ELL News Headlines

Throughout the week, Colorín Colorado gathers news headlines related to English language learners from around the country. The ELL Headlines are posted Monday through Friday and are available for free!

Get these headlines sent to you weekly!

To receive our free weekly newsletter of the week's stories, sign up on our Newsletters page. You can also embed our ELL News Widget or subscribe to our RSS feed.

Note: These links may expire after a week or so, and some websites require you to register first before seeing an article. Colorín Colorado does not necessarily endorse these views or any others on these outside web sites.

Mom and Daughter Attend College Together

Eloisa Rangel and Susan Orozco are roommates, and classmates at Orange Coast College in Costa Mesa. They also are mother and daughter, survivors of domestic abuse. To those who work with victims of domestic violence, they represent the kind of success story that can happen when given the support it takes to move beyond their many obstacles and become self-sufficient, happy, and healthy individuals.

Sotomayor Shaped By Her 'Nuyorican' Roots

Sonia Sotomayor has called the stretch of Southern Boulevard in New York City's South Bronx the center of her childhood universe. Sotomayor has said she never thought of herself as a minority back then because most of the neighborhood was Hispanic, and has called herself "Nuyorican" — a term derived from blending the words "New York" and "Puerto Rican."

Scholars Make Case for Integration

A study presented on Capitol Hill last week provides new evidence that black and Latino children who attend elementary schools with high concentrations of minority students fare worse academically than students being taught in whiter, or more integrated, school settings. The paper, written by two researchers from Teachers College, Columbia University, was among several studies presented at a recent briefing organized by three universities to marshal new ideas and evidence for integrating K-12 schools.

Opinion: The Unexamined Educational Experience of Chinatown Immigrants

Imagine that you are a new student at a high school. Amid your English-speaking peers and unfamiliar surroundings, you find yourself walking into classrooms where you barely understand the words that your teachers say. When you go home to your one-room apartment, your parents have a pile of bills for you to translate, and your household's financial "stability" hangs in the balance by the unstable minimum wage jobs that your parents (and possibly you) hold…This is the reality faced in San Francisco by hundreds of children of immigrants.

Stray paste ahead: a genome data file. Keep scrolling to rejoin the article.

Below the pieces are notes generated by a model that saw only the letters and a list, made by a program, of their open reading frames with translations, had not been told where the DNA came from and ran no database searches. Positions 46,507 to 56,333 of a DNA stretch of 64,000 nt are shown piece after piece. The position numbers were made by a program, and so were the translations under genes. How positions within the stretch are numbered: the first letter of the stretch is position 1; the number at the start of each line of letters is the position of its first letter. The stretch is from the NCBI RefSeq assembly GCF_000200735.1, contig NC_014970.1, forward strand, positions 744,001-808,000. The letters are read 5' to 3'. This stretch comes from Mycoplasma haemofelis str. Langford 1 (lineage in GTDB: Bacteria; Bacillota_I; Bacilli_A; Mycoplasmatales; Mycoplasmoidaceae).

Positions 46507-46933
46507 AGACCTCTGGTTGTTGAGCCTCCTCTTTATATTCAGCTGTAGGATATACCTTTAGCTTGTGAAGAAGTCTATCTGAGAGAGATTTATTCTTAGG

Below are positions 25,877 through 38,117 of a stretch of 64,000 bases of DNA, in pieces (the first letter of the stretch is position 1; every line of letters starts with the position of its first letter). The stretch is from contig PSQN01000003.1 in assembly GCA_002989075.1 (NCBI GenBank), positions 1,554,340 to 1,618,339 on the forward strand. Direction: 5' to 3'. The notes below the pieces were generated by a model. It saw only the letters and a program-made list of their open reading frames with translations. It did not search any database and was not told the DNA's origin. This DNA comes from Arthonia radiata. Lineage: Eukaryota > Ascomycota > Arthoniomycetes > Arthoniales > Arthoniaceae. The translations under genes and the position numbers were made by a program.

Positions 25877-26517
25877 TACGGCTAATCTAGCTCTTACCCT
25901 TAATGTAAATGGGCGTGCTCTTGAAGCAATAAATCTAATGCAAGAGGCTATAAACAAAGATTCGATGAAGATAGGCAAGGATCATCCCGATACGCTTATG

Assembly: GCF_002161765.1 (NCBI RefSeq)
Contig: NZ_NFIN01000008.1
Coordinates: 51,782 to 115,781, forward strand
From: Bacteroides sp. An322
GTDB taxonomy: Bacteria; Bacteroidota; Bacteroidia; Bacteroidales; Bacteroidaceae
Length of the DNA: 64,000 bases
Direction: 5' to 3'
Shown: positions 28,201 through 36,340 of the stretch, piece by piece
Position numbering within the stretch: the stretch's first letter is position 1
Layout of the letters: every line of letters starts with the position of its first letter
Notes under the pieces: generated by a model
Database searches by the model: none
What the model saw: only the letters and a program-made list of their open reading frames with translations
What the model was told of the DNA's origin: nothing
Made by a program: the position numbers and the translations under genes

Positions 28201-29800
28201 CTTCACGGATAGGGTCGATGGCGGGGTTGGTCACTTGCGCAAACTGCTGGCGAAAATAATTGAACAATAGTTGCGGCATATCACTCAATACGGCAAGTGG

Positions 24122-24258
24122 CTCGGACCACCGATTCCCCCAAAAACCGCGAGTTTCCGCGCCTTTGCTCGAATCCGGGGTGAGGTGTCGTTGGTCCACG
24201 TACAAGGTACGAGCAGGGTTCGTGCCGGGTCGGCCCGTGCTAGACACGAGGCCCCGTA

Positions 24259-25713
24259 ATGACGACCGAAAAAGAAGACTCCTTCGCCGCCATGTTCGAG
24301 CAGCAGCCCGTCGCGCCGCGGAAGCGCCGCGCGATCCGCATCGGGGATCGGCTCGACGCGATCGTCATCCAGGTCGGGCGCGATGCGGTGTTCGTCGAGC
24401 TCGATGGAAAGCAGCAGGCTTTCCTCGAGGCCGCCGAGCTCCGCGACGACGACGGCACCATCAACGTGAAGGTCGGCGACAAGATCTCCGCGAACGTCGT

Schools Reaching out to Portuguese Community

Multicutural Magnet School in Bridgeport, CT was established nearly three decades ago on the premise of being a tri-lingual school — teaching every child Spanish or Portuguese in addition to English. There are just 25 students from Portuguese-speaking backgrounds, however, and one for whom English is not their native language. As a result, officials at Multicultural are examining strategies for boosting the the representation of Portuguese students at the school.

L.A.'s Urban Schools Hardest Hit by Teacher Layoffs

California's budget problems mean that thousands of public school teachers are being laid off in the city of Los Angeles. Urban, low-income schools are the hardest hit because they have the greatest number of beginning teachers. For example, at John Liechty Middle School, created not long ago as a shining example of innovative education, more than half of the teachers are being laid off.

Success at Small Schools Has a Price, a Report Says

Replacing large, poor-performing high schools with smaller schools in New York City has led to lower attendance and graduation rates at other large high schools, which have struggled to accommodate influxes of high-needs students, according to a report to be released on Wednesday.

Case Studies: How the Closing of Two Brooklyn High Schools Affected ELLs

In her Learning the Language Blog, Mary Ann Zehr writes, "Advocates for Children of New York and the Asian American Legal Defense and Education Fund released a report today contending that English-language learners were not well served by the break up of two Brooklyn high schools into smaller schools. As the New York City Department of Education continues to close large schools and replace them with smaller ones, 'ELL students — who experience some of the lowest graduation rates in the city — are left with fewer and fewer options or are simply left behind,' the report argues."

School for the Whole Family

A kindergarten teacher talks to a mom and her children, while a speech pathologist — sitting on the floor — plays with a group of preschoolers, stacking blocks. A clutch of fathers stand to the side, discussing their sons. If adults need advice on anything, from parenting to employment to nutrition, it's available all day, any day. They can also take ESL classes or learn to use email, even during summer months. Lancaster Public School in Ontario is one of the Peel District School Board's four "hubs," a model hailed in a provincial early learning report released Monday.

As State Cuts Funding, More Districts Turn to Voters

Facing multibillion-dollar state funding cuts, school districts across California are asking residents to tax themselves to fund local schools. Parcel taxes — some topping $2,000 annually per family — have been proposed this year from Sebastopol to San Marino. Residents in Palos Verdes, South Pasadena, La Cañada Flintridge, Rowland Heights and several other communities are currently voting by mail as their districts grapple with the possibility of teacher layoffs, ballooning class sizes, summer school cancellations and reduced art and music programs.

Pages